This is what we get when the top three players in the world (Luke Donald, Lee Westwood and Steve Stricker) are notorious for coming-up short in the majors.  At least Westwood has finished 2nd or 3rd six times in the last four years.  Donald has finished 3rd twice but not since 2005 (7 shots back at the Masters) and 2006 (6 shots back at the PGA).  Steve Stricker’s record is worse.  He hasn’t had a top 5 in a major since the 1999 U.S. Open where he finished 6 shots out of first.  He was the one yesterday in the best position to put some heat on the inexperienced leaders and he started with a birdie but then bogeyed the second hole and then pull hooked his tee shot on the 4th into the water at which point everyone watching said “ahhh so that’s why he’s never won a major.”  He would ultimately drop from 5th to a tie for 12th.  I hate to use a word like choke with a good dude like Stricker, but he actually did it twice if you count his second round 74 when everyone else who made it to the weekend in the top 10 shot 69 or better.  He may have to settle for the being the best player in John Deere Classic history.   

"I never doubted you
Keegan.....really."
So the top three can’t bring home a major and there are about a hundred players in the field who can show-up out of almost nowhere and win.  You can debate whether parity is good for the NFL but I’m pretty sure it’s not doing golf any favors right now.  If the Buffalo Bills exceed all expectations and make it to the Super Bowl this year, at least Roger Goodell knows that (a) there will be thousands of happy Bills fans (until the end of the game) and, (b) fans of every other team are going to watch the game because the event is bigger than the teams.  Tim Finchem doesn’t have that luxury because (a) Jason Dufner’s only fans are people with the last name “Dufner” and, (b) not every fan of golf is going to tune into a major regardless of the players in contention.  In other words, not every fan is in a fantasy golf league and had the foresight to pick-up Keegan Bradley two weeks ago like I did.  Cha-Ching!  (I will cut the self congratulatory chatter there but man that was fun to watch except for the gutter ball he rolled on 15.  In the humble words of Rex Ryan on Hard Knocks, “Man I love being right.”  I think he was talking about choosing the German Chocolate Cake over the Baked Alaska when he said that).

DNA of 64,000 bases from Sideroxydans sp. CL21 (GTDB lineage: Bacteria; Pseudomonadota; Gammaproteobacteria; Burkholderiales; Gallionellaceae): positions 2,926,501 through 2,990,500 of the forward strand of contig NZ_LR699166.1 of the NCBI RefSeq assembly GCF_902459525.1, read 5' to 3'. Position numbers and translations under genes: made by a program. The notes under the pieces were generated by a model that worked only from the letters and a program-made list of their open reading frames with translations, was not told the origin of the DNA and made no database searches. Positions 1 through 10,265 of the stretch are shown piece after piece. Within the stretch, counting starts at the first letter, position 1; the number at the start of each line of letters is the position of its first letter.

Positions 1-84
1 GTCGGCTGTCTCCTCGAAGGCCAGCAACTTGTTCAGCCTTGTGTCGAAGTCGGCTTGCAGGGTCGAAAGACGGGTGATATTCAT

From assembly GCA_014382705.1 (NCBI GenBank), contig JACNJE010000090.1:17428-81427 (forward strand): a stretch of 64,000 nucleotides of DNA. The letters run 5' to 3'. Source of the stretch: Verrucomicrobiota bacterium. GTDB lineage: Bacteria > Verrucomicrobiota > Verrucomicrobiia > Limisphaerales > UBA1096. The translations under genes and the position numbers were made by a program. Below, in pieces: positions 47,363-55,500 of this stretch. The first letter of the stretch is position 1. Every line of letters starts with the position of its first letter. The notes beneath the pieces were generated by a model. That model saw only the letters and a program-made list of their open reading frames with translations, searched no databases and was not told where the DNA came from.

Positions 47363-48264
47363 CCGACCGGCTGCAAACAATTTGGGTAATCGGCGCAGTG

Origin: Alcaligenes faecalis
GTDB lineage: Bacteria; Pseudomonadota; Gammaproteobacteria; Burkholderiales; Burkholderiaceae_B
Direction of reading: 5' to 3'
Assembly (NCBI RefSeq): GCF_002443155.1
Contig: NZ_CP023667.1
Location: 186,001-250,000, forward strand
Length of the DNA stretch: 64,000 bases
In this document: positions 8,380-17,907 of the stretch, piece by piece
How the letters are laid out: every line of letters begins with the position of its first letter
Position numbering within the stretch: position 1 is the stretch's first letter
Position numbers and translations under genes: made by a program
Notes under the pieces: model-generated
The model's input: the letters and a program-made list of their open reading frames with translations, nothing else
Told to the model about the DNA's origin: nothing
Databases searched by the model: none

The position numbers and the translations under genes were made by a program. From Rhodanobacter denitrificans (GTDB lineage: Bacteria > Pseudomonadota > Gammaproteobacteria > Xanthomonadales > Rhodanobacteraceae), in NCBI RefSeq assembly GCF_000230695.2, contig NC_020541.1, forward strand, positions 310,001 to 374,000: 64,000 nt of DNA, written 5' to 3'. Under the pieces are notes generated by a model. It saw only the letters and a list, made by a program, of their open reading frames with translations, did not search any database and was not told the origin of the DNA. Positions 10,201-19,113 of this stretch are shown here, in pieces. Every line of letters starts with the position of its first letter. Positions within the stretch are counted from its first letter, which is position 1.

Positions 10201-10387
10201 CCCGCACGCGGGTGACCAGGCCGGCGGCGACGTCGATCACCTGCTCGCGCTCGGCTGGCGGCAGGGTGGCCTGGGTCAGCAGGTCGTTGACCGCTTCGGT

Many think Rory McIlroy is the player with the talent to pull golf out of this funk and I would agree that he may have the highest ceiling but all he has done since winning the U.S. Open is play above average golf and alternate between ill-advised quotes and apologies.  He finished tied for 64th this week on a course that appeared to set-up well for his game.  It’s not helping his cause that the only top 10 he’s had since Congressional was when the temperatures were in the 80’s at the Bridgestone.  At least he’s true to his word and we now have some concrete wagering information.  I put the over/under on majors for Rory at 3 and ½. 

"I can't imagine
life without you."
If there is another Tiger out there, we haven't met him yet.  After winning his first Masters, Tiger had four top 10’s in his next ten majors and never finished below 29th.  He then won five of his next six with his only miss being a 5th at the 2000 Masters.  There isn’t a player out there now with that kind of game so we’re going to have to be patient and wait for the next dominant player ….and the next great invention to get us closer to watching TV to our full potential.